The Health Secretary will today praise the role of UK scientists in the fight against COVID and say the government “backed a lot of horses” when it came to vaccines.
In a speech at the Jenner Institute in Oxford, ahead of the UK-hosted G7 health ministers’ meeting this week, Matt Hancock is expected to say: “Even before the first COVID-19 case arrived in the UK we’d started the work on how to develop, procure and roll out the vaccines that would ultimately make us safe.
“I was told a vaccine had never been developed against any human coronavirus. We dared to believe, and we started early.
“We put out a call for research in February. By March, we were supporting six different projects, including the Oxford vaccine, alongside the vital work on treatments – including the Recovery trial, which led to the discovery of dexamethasone, the first proven treatment to reduce coronavirus mortality.
“These two projects, together, have already saved over a million lives.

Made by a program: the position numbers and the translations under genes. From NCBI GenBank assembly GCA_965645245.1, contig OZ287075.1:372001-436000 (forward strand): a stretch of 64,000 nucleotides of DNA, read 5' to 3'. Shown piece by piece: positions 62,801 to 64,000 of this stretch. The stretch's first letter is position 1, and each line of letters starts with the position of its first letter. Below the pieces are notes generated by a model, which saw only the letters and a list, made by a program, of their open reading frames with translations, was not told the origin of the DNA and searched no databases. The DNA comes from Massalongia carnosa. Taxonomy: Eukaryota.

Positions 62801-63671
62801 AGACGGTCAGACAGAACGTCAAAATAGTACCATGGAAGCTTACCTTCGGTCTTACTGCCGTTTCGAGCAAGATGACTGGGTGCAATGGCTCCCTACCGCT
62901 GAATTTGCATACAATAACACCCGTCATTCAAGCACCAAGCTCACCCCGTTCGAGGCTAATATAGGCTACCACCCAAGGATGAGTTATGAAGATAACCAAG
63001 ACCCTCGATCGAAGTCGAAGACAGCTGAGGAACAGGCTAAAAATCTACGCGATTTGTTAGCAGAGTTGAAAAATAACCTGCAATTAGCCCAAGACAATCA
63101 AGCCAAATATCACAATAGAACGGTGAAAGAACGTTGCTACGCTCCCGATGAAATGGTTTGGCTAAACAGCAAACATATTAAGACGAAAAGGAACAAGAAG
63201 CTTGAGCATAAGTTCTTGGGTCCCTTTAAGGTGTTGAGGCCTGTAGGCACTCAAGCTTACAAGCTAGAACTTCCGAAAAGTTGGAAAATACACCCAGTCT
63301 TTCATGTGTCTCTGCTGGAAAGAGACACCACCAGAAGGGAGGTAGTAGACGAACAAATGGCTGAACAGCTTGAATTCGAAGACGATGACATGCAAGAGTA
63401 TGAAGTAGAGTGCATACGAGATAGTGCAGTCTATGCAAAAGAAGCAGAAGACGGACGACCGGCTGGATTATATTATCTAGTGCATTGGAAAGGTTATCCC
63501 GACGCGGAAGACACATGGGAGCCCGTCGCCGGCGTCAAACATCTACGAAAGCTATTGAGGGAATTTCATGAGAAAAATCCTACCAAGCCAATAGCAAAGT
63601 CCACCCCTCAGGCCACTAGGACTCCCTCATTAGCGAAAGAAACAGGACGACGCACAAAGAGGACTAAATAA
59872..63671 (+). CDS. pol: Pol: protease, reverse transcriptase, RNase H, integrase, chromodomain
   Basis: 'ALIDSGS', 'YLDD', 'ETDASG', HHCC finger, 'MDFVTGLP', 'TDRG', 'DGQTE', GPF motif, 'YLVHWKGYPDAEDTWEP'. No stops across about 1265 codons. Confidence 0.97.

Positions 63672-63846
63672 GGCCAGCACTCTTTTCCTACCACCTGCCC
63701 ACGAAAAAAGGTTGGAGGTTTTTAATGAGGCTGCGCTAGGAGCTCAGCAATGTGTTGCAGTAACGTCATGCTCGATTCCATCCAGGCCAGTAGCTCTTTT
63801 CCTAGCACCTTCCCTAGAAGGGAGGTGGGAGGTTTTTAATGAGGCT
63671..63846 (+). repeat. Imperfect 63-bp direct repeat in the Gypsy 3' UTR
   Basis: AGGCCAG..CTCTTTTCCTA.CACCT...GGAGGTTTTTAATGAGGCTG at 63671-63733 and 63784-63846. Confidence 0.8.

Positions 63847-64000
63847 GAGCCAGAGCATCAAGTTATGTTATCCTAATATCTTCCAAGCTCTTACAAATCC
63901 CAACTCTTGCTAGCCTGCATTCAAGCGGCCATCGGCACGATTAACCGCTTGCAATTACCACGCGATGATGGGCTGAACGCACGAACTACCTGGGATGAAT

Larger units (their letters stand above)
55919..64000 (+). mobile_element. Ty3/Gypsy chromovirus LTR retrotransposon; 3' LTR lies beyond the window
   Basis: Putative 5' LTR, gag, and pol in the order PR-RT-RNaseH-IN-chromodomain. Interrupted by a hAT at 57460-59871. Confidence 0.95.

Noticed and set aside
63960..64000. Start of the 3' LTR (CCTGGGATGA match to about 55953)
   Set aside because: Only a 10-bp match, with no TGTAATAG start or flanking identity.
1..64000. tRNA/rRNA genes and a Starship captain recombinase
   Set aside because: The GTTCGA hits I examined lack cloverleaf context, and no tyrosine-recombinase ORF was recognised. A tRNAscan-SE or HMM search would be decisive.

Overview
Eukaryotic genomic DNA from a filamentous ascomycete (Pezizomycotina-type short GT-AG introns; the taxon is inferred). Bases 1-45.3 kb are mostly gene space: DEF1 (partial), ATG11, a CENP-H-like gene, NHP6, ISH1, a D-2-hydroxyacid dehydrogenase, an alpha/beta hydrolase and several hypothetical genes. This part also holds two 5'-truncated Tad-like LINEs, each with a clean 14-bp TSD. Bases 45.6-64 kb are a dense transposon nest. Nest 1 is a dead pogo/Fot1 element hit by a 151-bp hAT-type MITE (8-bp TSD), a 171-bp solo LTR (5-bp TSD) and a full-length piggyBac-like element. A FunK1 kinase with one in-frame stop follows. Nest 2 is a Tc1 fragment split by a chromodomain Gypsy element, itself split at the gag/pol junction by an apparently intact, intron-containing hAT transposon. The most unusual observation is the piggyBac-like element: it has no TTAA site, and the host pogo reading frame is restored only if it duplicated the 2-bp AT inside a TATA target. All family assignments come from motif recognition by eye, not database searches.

“The biggest risk would have been the failure to find a vaccine at all. So we explicitly embraced risk early on. So we backed lots of horses and invested at risk.
“And instead of sitting back and waiting to see which vaccines came off, we were tenacious in helping them to get over the line, drawing on the abundant industry experience in our team.”
He will say that the NHS has “performed with distinction…and it has deserved every plaudit that has come its way”. Almost three-quarters of the UK’s adult population has now had at least one dose of vaccine.
The UK’s “scientific strength” is also expected to be applauded by the health secretary.
“Over centuries, we have built one of the greatest scientific capabilities in the world, and we must always support it,” he will add.
The vaccine taskforce, set up to acquire and distribute vaccines, will also be praised with Mr Hancock describing it as “the single greatest asset that we had in this crisis”.
Mr Hancock will also commend the “strength of our Union” in getting vaccines for the whole of the UK, although each nation has decided their own restrictions and timelines.
On Tuesday, Nicola Sturgeon paused relaxing restrictions across most of Scotland due to rising Indian variant cases.
Boris Johnson and his ministers are now facing pressure to do the same as several scientists voiced their concerns over the variant, which is more transmissible.
Downing Street has indicated Mr Johnson still sees nothing in the data to suggest the plan to end all legal lockdown restrictions is delayed on 21 June.
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